Deductive reasoning questions are the last question type we
cover because they are an entirely different species from the rest
of the GMAT critical reasoning questions.
Note: these questions are
rare on the GMAT. You do not have to memorize the rules; just learn how to
apply them.
Deductive vs. Inductive Reasoning
These questions force you to follow highly specific logical
rules. Most critical reasoning questions use soft and fuzzy inductive
reasoning (with observations, lots of unstated assumptions, etc).
Deductive reasoning is what a computer would do: hard logic following
rules. Deductive reasoning is often used in the legal profession.
You were on your neighbor's property.
It is against trespassing laws to be on a neighbor's property.
You are therefore guilty of trespassing.
Isaac Inductive says: I've noticed that
every time I kick soccer ball up, it comes back down, so I guess this next
time when I kick it up, it will come back down again.
Dennis Deductive says: You are merely
applying Newton's law of gravity. Everything that goes up must come down.
If you kick the ball up, it must come down.
Types of Deductive Reasoning
Which of the following could be answered using pure
deductive reasoning:
1. Did the growth of the population of Connecticut slow last year?
2. Do Connecticut residents appreciate access to the ocean?
3. Are Connecticut legal residents also residents of the United States?
4. Does Connecticut have the highest per capita income of any state in
the United States?
1. It may seem clearcut to look at population data, but what about migrant
workers, etc. who may not be documented? Answering this question actually involves making assumptions, and therefore an inductive guess.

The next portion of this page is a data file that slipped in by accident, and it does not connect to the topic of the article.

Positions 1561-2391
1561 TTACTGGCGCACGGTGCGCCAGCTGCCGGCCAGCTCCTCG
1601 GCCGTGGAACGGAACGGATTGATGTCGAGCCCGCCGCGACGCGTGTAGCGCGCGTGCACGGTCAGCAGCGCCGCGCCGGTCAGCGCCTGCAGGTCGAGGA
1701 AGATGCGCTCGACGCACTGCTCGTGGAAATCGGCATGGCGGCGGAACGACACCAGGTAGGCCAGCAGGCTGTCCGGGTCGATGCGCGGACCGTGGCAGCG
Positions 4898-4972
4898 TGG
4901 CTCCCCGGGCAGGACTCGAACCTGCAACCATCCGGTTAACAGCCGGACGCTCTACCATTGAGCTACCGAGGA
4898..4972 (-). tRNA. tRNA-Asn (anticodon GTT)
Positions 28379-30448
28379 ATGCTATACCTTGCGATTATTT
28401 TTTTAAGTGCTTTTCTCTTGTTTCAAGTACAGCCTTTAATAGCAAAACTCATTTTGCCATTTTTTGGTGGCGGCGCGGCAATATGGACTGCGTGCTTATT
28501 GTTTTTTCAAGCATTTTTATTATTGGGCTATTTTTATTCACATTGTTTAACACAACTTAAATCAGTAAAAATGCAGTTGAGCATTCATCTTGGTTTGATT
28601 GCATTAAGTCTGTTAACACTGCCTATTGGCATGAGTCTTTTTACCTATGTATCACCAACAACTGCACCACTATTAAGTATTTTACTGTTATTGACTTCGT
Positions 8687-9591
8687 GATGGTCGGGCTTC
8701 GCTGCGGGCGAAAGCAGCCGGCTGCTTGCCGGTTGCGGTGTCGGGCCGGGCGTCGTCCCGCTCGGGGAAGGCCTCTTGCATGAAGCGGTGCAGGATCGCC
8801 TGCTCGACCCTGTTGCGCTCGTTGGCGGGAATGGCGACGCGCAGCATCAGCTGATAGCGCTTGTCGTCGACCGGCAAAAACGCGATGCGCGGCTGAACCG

2. This relies on surveying popular opinion, which is fraught with assumptions.
3. In 1789, Connecticut became the first signatory to the U.S.
Constitution and all Connecticut residents became legal residents of the United States.
Thus, this question can be answered using pure deductive reasoning.
4. The income of Connecticut residents is difficult to measure and this
is an observational task, not a deductive one. So this question requires inductive
reasoning.
Rule #1: If A,
then B
If I press the power button, then
the computer will turn off.
Valid Inference: If not B, then not A
If the
computer is on, then I didn't press the power button.
(This logic
rule is called the Contrapositive)
Invalid Inference: If B, then
A
The computer is off; therefore I pressed the power
button.
(Just because the computer cannot be on if I've pressed the power button does not mean if it is off I must have pressed the power button. There could be other reasons for it being off.)
Invalid Inference: If not A, then not
B
If I did not press the power button, then
the computer is not off.
(There are other ways
the computer could have shut off. This is called Denying the
Antecedent.)
Example: Denying the Antecedent
If it rains,
then the grass is wet.
It isn't raining, so the grass must be
dry
(There might have a sprinkler
system.)
Rule #2: If A,
then B, If B, then C
If A, then
B: If I press the power button, the computer will turn
off.
If B, then C: If the computer is off,
then the website will shut down.
Valid Inference: If A, then C
If I press the
power button, then the web site will shut down.
Valid Inference: If not C, then not A
If the website is not shut down, then I did not press the power button.
Invalid Inference: If C, then
A
If website is shut down, then I must have pressed the
power button.
(There may be other reasons for the computer being off (and the website shutting down as a result) and also reasons other than the computer being off for the website shutting down.)